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Showing: 21-30 results of 147

INTRODUCTION TO THE SERIES ON WIT The age of Dryden and Pope was an age of wit, but there were few who could explain precisely what they meant by the term. A thing so multiform and. Protean escaped the bonds of logic and definition. In his sermon "Against Foolish Talking and Jesting" the learned Dr. Isaac Barrow attempted to describe some of the forms which it took; the forms were many, and it is difficult to discover any element which they... more...

A RIPPLE OF DISSENSION AND WHAT CAME OF IT. I was about to be married. My numerous charms and attractions had won the affections of a young man who was equally charming with myself. We were sitting on a luxurious divan and he held my milk-white hand in his. I do not make that statement as a startling announcement of an unusual occurrence, but simply as a matter of fact. We had been conversing about the culinary and domestic arrangements of our... more...

The Young Nuts of America IT is with a feeling of the utmost reluctance, amounting—if I may use so strong a word—to distress, that I take my pen in hand to indite the exceedingly painful account which follows; yet I feel I owe it not only to myself and the parishioners of St. Barnabas', but to the community at large, to explain in amplified detail why I have withdrawn suddenly, automatically as it were, from the organisation of... more...

FOREWORD By the Editor of "The Bystander."   HEN Tommy went out to the great war, he went smiling, and singing the latest ditty of the halls. The enemy scowled. War, said his professors of kultur and his hymnsters of hate, could never be waged in the Tipperary spirit, and the nation that sent to the front soldiers who sang and laughed must be the very decadent England they had all along denounced as unworthy of world-power. I fear the... more...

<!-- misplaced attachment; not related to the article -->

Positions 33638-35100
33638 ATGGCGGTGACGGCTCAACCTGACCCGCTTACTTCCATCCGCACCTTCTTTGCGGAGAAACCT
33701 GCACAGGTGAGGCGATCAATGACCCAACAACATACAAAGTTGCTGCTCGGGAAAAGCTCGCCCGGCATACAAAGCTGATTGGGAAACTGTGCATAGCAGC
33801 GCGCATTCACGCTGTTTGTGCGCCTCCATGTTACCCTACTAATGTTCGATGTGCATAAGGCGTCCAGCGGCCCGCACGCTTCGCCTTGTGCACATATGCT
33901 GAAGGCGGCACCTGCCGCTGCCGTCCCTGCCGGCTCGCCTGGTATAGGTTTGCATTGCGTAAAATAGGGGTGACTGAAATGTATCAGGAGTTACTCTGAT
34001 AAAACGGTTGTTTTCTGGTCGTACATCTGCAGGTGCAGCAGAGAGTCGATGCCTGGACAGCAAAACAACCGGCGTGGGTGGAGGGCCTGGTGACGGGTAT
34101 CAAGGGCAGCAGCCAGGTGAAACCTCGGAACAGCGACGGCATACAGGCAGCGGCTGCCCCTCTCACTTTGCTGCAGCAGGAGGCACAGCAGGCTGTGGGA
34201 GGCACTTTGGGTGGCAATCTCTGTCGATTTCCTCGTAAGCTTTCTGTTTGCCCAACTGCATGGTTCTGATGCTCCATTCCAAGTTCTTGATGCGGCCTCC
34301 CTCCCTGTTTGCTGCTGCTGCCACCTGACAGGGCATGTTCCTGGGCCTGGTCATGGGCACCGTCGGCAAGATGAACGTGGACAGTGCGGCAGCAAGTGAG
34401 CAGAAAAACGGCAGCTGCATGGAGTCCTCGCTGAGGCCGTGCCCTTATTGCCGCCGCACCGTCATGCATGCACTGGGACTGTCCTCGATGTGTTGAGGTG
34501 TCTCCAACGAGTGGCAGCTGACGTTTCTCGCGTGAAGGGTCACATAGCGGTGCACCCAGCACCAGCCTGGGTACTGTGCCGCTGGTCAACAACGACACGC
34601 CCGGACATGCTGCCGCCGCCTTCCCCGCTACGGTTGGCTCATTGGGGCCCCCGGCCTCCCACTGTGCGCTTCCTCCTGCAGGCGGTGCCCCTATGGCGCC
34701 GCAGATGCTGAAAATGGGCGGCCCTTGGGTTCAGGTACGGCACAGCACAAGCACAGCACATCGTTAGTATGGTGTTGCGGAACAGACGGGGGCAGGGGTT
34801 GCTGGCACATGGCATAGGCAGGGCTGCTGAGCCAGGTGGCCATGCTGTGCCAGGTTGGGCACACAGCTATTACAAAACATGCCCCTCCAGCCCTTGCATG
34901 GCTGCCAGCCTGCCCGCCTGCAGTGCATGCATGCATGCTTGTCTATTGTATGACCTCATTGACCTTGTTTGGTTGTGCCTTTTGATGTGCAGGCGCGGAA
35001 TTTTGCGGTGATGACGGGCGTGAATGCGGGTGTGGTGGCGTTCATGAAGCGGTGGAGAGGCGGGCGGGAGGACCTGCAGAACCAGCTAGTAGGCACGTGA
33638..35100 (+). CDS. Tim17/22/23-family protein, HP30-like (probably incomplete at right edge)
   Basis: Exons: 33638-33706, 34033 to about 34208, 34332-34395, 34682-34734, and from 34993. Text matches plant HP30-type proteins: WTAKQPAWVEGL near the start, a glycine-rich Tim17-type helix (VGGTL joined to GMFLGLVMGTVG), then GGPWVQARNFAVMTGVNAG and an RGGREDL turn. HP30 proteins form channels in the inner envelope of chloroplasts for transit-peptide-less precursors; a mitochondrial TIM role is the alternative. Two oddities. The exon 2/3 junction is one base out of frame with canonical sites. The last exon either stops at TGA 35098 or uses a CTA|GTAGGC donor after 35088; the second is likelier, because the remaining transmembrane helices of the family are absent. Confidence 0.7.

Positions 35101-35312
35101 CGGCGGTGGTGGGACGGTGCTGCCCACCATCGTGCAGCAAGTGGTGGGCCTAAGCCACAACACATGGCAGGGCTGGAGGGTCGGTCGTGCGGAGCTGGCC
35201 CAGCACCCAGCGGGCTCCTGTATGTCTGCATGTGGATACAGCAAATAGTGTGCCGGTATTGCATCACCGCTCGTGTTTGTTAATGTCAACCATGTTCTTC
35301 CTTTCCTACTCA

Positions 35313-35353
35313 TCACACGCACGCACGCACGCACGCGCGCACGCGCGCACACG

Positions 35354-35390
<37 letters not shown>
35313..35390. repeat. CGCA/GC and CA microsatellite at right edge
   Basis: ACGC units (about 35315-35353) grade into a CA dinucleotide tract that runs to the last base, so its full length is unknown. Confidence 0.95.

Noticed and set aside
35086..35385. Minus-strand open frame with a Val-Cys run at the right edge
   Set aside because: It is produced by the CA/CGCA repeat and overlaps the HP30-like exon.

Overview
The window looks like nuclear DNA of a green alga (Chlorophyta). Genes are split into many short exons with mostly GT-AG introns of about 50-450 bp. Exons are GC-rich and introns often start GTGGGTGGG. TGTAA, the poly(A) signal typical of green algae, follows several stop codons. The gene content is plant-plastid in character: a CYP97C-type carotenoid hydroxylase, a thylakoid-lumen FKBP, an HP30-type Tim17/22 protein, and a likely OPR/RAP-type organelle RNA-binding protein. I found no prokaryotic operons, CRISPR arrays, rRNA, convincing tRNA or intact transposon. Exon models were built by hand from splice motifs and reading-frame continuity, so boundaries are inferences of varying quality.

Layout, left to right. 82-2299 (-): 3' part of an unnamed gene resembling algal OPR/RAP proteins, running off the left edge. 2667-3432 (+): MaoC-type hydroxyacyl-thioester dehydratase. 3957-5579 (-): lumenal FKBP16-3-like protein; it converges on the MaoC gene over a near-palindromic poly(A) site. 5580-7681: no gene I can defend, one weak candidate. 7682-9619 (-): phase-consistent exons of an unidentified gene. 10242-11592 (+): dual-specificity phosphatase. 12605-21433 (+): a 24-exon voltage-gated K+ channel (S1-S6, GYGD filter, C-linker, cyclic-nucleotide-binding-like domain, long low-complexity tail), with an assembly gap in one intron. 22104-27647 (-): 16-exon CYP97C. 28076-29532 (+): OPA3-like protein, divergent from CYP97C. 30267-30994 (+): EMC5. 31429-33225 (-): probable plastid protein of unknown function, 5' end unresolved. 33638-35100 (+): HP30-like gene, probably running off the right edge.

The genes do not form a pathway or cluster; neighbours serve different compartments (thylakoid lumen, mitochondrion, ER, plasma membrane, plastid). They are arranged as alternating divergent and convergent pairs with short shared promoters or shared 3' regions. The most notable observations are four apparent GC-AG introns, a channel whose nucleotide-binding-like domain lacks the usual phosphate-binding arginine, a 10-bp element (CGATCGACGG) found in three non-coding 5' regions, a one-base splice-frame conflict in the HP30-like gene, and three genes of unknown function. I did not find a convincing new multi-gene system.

(I) AN IRREDUCIBLE DETECTIVE STORY HANGED BY A HAIR OR A MURDER MYSTERY MINIMISED The mystery had now reached its climax. First, the man had been undoubtedly murdered. Secondly, it was absolutely certain that no conceivable person had done it. It was therefore time to call in the great detective. He gave one searching glance at the corpse. In a moment he whipped out a microscope. "Ha! ha!" he said, as he picked a hair off the lapel of the... more...


GOAT-FEATHERS No human being ever tells the whole truth about himself. We seem to be born liars in that particular, all of us, and I am no different. I'm starting out now to tell the bitter, agonizing truth about myself, but before I am through I shall probably be lying at the rate of a mile a minute and cracking myself up something awful! A man can tell only so much truth; then he begins to wabble. The truth is, I ought to be making as much... more...

LETTER I SHANGHAI, 18—. DEAR CHING-FOO: It is all settled, and I am to leave my oppressed and overburdened native land and cross the sea to that noble realm where all are free and all equal, and none reviled or abused—America! America, whose precious privilege it is to call herself the Land of the Free and the Home of the Brave. We and all that are about us here look over the waves longingly, contrasting the privations of this our... more...

A man of kind and noble mind Was H. Gustavus Hyde. ’Twould be amiss to add to this At present, for he died, In full possession of his senses, The day before my tale commences. One half his gold his four-year-old Son Paul was known to win, And Beatrix, whose age was six, For all the rest came in, Perceiving which, their Uncle Ben did A thing that people said was splendid. For by the hand he took them, and Remarked in... more...

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EDITOR'S INTRODUCTION. As I sat, one evening, idly musing on memories of roers and Boers, and contemplating the horns of a weendigo I had shot in Labrador and the head of a Moo Cow1 from Canada, I was roused by a ring at the door bell. 1 A literary friend to whom I have shown your MS. says a weendigo is Ojibbeway for a cannibal. And why do you shoot poor Moo Cows?—Publisher. Mere slip of the pen. Meant a Cow Moose. Literary gent no... more...

HOW TO FAIL IN LITERATURE What should be a man’s or a woman’s reason for taking literature as a vocation, what sort of success ought they to desire, what sort of ambition should possess them?  These are natural questions, now that so many readers exist in the world, all asking for something new, now that so many writers are making their pens “in running to devour the way” over so many acres of foolscap.  The... more...